But again, our mistake is the same as Naaman’s. We expect the grand and lofty lifelong challenge of following God, and so that’s what we see. What we miss is our version of Elisha’s instructions. Just go and wash in the river, he tells Naaman. Just take a deep breath and greet me in silent prayer, God whispers to us.
You see, we our mistaken when we look at our spiritual lives and see the whole long, arduous journey at once. Yes, the journey will be long. Yes, the journey will be arduous. Not to mention full of joy. But whatever the case, we don’t experience the journey as a whole. We live the epic quests of our lives with God one moment at a time, one step at a time, one prayer at a time, and that’s what we should concentrate on – the simple things we can commit to today and then commit to again tomorrow and the tomorrow after that. And so our epic quests to follow God grow slowly, imperceptibly, as we, moment by moment, choose our own versions of Elisha’s instructions to Naaman.
The brilliant writer Anne Lamott explains it all this way. (She’s talking about writing, but the point is the same.)
Thirty years ago my older brother, who was ten years old at the time, was trying to get a report on birds written that he’d had three months to write, which was due the next day. We were out at our family cabin in Bolinas, and he was at the kitchen table close to tears, surrounded by binder paper and pencils and unopened books on birds, immobilized by the hugeness of the task ahead. Then my father sat down beside him, put his arm around my brother’s shoulder, and said, “Bird by bird, buddy. Just take it bird by bird.” (Bird by Bird, p. 19)
The spiritual life is hard. But God doesn’t call us to live the spiritual life. God calls us to live the spiritual moment. Bird by bird, God whispers to us. Just take it bird by bird.
When you read God’s Word, you must constantly be saying to yourself, “It is talking to me, and about me.” (Søren Kierkegaard)
The king went up to the house of the LORD, and with him went all the people of Judah, all the inhabitants of Jerusalem, the priests, the prophets, and all the people, both small and great; he read in their hearing all the words of the book of the covenant that had been found in the house of the LORD. (2 Kings 23:2; context)*
The first thing you might not have known about the Bible is that it isn’t a book. I know what you’re thinking: have you ever seen a book before? It looks exactly like a book! It’s true: the Bible is cunningly disguised as a book. A small enough one will fit in your pocket. You could download it on you Kindle. The dusty one in your church sanctuary could be used for bench pressing. I even called it a book yesterday when I mentioned its overwhelming popularity.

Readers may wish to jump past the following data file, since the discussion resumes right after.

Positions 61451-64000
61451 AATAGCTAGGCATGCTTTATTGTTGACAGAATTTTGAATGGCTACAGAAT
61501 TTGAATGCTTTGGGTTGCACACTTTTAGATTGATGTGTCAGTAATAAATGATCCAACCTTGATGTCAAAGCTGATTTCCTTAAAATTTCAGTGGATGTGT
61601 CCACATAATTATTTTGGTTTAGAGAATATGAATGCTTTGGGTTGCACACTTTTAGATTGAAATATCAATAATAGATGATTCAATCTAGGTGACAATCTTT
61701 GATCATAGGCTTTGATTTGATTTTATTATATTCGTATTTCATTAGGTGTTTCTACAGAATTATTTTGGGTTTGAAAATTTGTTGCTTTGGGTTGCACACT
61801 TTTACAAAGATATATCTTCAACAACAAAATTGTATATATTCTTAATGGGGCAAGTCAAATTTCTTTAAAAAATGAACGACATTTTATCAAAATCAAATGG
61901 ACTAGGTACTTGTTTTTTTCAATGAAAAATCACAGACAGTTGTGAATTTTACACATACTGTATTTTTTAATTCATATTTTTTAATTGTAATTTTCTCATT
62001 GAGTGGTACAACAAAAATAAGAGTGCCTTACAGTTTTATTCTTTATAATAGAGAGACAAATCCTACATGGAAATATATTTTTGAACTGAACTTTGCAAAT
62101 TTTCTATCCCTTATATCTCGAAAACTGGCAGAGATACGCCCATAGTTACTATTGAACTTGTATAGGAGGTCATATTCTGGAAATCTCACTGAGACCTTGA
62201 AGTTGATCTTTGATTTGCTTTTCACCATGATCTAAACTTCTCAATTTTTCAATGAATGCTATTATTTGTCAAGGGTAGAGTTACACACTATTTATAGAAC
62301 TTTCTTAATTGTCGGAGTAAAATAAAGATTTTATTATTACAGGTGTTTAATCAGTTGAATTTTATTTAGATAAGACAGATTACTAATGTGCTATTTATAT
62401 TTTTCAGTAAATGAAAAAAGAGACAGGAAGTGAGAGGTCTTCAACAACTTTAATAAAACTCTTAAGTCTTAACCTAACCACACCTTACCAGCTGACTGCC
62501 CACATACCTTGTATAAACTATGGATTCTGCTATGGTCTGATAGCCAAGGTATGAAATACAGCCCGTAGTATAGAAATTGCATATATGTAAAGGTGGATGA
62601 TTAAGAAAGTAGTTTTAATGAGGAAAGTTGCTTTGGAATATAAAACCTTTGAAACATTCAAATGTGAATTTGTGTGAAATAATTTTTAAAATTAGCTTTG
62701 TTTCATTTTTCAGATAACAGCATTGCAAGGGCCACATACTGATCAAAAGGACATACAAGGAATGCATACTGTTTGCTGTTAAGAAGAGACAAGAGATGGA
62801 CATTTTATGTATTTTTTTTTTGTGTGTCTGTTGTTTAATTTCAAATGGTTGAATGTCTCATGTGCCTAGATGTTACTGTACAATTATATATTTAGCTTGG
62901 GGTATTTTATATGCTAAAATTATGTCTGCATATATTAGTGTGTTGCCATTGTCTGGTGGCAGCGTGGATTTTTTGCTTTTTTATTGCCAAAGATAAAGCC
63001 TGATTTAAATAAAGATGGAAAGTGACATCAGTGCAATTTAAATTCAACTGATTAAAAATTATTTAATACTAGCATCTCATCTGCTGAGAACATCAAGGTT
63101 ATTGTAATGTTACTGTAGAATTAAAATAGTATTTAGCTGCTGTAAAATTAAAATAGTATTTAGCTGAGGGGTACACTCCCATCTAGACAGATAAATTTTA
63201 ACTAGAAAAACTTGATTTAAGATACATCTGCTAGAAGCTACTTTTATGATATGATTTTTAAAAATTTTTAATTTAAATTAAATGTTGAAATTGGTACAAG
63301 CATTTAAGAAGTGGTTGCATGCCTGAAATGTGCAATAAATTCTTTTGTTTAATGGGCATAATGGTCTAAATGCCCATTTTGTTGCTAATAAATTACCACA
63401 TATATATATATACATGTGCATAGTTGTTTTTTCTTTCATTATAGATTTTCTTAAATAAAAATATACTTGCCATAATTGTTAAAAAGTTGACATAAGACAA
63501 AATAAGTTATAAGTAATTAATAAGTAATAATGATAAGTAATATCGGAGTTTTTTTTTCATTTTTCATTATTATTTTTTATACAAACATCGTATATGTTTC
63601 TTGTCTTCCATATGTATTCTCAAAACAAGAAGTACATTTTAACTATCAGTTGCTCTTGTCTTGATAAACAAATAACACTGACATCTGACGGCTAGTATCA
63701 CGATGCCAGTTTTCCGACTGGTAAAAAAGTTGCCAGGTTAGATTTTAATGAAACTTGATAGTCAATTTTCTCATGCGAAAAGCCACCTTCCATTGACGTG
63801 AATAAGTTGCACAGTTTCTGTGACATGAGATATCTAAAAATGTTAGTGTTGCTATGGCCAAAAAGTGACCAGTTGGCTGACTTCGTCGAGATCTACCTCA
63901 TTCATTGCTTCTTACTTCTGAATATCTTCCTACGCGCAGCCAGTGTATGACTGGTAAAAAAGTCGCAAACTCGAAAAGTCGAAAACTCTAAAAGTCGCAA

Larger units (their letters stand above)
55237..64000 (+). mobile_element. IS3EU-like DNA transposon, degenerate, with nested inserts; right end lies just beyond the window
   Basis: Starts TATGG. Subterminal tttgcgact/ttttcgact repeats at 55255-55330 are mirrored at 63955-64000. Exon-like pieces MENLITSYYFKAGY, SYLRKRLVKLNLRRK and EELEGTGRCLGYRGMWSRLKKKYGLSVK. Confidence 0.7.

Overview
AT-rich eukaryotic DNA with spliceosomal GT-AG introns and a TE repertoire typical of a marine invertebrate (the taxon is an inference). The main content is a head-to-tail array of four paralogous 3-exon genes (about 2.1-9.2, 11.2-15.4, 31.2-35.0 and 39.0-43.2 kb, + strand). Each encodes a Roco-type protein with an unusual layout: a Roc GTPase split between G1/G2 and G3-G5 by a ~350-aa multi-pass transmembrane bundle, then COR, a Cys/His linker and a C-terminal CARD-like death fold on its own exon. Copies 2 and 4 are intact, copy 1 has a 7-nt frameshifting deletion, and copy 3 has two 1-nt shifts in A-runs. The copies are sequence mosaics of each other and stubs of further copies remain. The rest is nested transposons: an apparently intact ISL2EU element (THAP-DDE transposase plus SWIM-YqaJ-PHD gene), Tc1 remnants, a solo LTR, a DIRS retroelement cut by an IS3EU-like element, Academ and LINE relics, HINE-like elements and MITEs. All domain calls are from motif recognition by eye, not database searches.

But it’s not a book. The Bible is actually a library. Way back when ancient Greek was just normal Greek, people called the Bible “ta biblia,” which happens to be plural. The Bible was not “the book,” but “the books.” Nowadays, we get the Bible in a single, handy bound volume, but when we look at it, we should picture a shelf of books rather than a single tome.
Here’s why. When we mistake the Bible for a book, we are primed to make the next logical mistake, which is to think the Bible speaks with a single voice. But the Bible was written by hundreds of people down through the centuries. The texts affirm and contradict and reference and ignore each other. They speak with myriad different voices, espouse several understandings of God, and cover dozens of genres of literature. But they all have one thing in common: they were all written in response to encounters with God. The richness of the Bible is found in the varied encounters with God that all those varied people experienced. Mistaking the Bible for a book can lead us to miss out on the kind of wonderful variety that reinforces our own varied experience with our God.
Dear God, you encountered the people in the Bible and you continue to encounter people today. Help me to use the library of the Bible to search for you, that I notice you more readily when you find me. In Jesus Christ’s name I pray. Amen.
I leave this moment with you, God, hoping for an encounter with you as I read about your presence in the lives of your people.
* Many scholars think that the “book of the covenant” that King Josiah reads here is Deuteronomy, the last book of the Torah.